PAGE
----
What this report (from perhaps the Internet’s best blogger, the anonymous “washingtonsblog”) documents is that the world’s major central banks have recently issued proposed regulations adding gold as a currency for when the capital requirements of individual banks are being calculated.
This momentous news means that within just a few months, almost surely before 2013, when the new rules will become fully approved and in force, gold will officially be a currency again, at its new market-value, and no mere commodity (such as copper or even silver or platinum are — even silver and platinum are unmentioned in these new rules as being natural currencies, only gold is mentioned, which is basically what the new rules are saying about gold: that it’s a “zero-risk asset” or a “Tier 1 Asset”) the cost of gold will then soar, just as a bond normally would soar if a private corporation’s bonds are upgraded by Moody’s or S&P, but even more so.
Notice, for example, that, according to the new rules in the U.S., a given bond’s rating from the credit-rating agencies such as Moody’s and S&P will no longer even be considered when calculating a given bank’s reserve-requirements. This means that now, officially, the credit-rating agencies themselves are effectively junk — too corrupt to count for anything, in the eyes of the FDIC etc. But gold will count as a “zero risk” asset, with no “credit rating” at all to worry about.
This information has not yet been factored into gold prices, much less into the value of gold-mining stocks, which are temporarily severely depressed due to the relative strength of the dollar vis-a-vis the euro. (Gold is priced in dollars, as the international reserve currency.)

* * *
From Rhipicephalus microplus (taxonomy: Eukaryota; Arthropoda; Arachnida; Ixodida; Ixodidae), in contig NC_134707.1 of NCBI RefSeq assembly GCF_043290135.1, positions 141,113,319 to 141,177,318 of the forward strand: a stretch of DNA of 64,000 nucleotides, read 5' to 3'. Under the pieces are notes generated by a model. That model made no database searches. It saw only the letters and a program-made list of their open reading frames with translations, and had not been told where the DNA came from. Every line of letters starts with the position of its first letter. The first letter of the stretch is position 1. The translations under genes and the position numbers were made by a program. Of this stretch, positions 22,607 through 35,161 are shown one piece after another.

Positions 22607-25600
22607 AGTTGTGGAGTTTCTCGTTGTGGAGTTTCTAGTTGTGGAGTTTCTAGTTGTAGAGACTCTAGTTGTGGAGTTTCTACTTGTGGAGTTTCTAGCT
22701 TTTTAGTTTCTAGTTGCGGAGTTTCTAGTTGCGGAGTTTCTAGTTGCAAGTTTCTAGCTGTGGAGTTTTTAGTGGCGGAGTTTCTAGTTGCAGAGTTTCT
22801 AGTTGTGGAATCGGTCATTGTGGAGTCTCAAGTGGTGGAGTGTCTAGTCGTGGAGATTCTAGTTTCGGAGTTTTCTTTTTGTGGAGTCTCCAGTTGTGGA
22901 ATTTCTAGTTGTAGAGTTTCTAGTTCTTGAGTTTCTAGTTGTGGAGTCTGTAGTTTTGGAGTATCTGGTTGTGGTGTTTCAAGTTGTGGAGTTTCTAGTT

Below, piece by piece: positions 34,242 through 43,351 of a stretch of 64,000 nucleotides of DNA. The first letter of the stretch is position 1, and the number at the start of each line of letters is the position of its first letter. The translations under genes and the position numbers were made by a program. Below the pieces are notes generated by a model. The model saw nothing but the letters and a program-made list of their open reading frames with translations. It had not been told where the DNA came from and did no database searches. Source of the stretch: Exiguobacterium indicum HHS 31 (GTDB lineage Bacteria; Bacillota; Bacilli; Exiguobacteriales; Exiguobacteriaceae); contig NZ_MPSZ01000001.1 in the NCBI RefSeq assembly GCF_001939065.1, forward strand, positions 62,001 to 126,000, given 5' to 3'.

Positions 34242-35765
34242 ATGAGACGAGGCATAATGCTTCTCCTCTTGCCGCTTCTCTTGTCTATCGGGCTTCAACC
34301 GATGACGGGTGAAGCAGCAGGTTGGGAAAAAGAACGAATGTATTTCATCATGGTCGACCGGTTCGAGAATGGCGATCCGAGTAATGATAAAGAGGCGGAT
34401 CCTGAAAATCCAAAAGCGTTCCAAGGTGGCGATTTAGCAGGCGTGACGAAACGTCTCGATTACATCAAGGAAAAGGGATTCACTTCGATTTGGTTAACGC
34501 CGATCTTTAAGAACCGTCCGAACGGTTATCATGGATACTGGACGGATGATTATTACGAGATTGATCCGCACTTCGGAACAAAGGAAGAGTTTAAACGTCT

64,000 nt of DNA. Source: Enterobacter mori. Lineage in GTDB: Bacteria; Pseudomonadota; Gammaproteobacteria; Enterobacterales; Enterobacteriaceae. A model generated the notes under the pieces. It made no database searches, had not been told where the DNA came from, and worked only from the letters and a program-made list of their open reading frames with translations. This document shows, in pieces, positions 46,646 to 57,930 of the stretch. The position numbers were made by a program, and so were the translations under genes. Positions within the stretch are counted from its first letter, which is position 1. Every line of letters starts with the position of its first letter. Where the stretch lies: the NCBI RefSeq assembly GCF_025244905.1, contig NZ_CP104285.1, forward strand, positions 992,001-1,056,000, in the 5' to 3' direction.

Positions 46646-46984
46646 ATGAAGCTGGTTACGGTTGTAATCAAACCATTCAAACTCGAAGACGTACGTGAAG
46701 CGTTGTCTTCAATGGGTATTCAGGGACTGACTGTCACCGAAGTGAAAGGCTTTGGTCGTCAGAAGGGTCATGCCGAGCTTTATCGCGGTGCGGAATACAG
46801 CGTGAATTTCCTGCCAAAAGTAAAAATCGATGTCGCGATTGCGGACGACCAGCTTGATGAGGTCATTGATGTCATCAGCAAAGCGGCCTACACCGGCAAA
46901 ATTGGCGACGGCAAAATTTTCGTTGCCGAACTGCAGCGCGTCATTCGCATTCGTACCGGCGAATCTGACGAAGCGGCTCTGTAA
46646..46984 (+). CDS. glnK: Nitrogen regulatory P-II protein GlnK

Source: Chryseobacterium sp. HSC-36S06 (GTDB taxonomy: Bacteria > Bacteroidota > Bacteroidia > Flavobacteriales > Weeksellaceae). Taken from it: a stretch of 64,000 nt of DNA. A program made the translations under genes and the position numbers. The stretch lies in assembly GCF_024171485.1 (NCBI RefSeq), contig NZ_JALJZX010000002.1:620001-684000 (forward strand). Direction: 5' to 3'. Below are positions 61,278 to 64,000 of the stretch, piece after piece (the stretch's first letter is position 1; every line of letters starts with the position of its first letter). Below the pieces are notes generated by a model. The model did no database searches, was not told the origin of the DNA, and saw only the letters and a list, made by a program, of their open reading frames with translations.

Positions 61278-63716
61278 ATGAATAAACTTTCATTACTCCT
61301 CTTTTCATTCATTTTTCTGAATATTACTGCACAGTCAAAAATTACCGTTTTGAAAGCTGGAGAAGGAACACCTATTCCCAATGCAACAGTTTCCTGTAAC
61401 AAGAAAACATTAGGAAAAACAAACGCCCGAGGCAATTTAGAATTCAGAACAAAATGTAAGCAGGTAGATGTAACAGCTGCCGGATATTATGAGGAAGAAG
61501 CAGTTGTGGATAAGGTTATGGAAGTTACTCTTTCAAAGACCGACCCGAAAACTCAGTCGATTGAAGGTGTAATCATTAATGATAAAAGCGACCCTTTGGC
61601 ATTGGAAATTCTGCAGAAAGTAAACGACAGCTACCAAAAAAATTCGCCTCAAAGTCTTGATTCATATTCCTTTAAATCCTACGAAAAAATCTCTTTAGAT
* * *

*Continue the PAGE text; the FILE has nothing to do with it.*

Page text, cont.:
Regarding gold versus gold-mining shares, as different ways to invest in gold: gold-mining shares are valued on the long-term expected future price of gold, plus on the given mining company’s management and other distinctive features; but physical gold is valued only on the current price of gold. This is why gold-mining shares are in a deep slump: the dollar’s temporary strength against the euro is pushing down the gold-price and therefore depressing the apparent future value of gold-in-the-ground.
Once the new rules go into effect, the value of gold-in-the-ground will jerk up, with explosive implications for gold mining shares (whose valuations are typically based upon around a one-third discount of the current gold-price). Gold-in-the-ground will thus rise even more sharply than bullion, because suddenly, the doubts about whether gold is now priced in “bubble” territory will be gone; everyone will recognise that gold has been undervalued as a mere “commodity” (like silver and platinum will continue to remain).
Though this is not insider information, it is clearly valuable information for anyone who wonders about the value of gold, and of gold-mining companies, during the next few months.
Investigative historian Eric Zuesse is the author, most recently, of They’re Not Even Close: The Democratic vs. Republican Economic Records, 1910-2010, and of CHRIST’S VENTRILOQUISTS: The Event that Created Christianity
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